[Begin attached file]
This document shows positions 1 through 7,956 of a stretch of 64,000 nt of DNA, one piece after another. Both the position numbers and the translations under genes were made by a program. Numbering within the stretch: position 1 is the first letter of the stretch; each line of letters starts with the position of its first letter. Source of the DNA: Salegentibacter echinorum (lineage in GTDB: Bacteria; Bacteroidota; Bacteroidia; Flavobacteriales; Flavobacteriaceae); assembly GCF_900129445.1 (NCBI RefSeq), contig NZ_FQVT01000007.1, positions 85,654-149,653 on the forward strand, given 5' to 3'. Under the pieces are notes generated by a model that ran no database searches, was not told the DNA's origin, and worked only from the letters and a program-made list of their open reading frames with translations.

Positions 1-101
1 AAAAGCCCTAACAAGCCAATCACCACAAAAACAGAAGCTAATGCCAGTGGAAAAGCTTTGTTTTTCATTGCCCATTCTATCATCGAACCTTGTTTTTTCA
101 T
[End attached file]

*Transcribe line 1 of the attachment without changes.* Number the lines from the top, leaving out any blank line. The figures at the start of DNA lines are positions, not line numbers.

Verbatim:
This document shows positions 1 through 7,956 of a stretch of 64,000 nt of DNA, one piece after another. Both the position numbers and the translations under genes were made by a program. Numbering within the stretch: position 1 is the first letter of the stretch; each line of letters starts with the position of its first letter. Source of the DNA: Salegentibacter echinorum (lineage in GTDB: Bacteria; Bacteroidota; Bacteroidia; Flavobacteriales; Flavobacteriaceae); assembly GCF_900129445.1 (NCBI RefSeq), contig NZ_FQVT01000007.1, positions 85,654-149,653 on the forward strand, given 5' to 3'. Under the pieces are notes generated by a model that ran no database searches, was not told the DNA's origin, and worked only from the letters and a program-made list of their open reading frames with translations.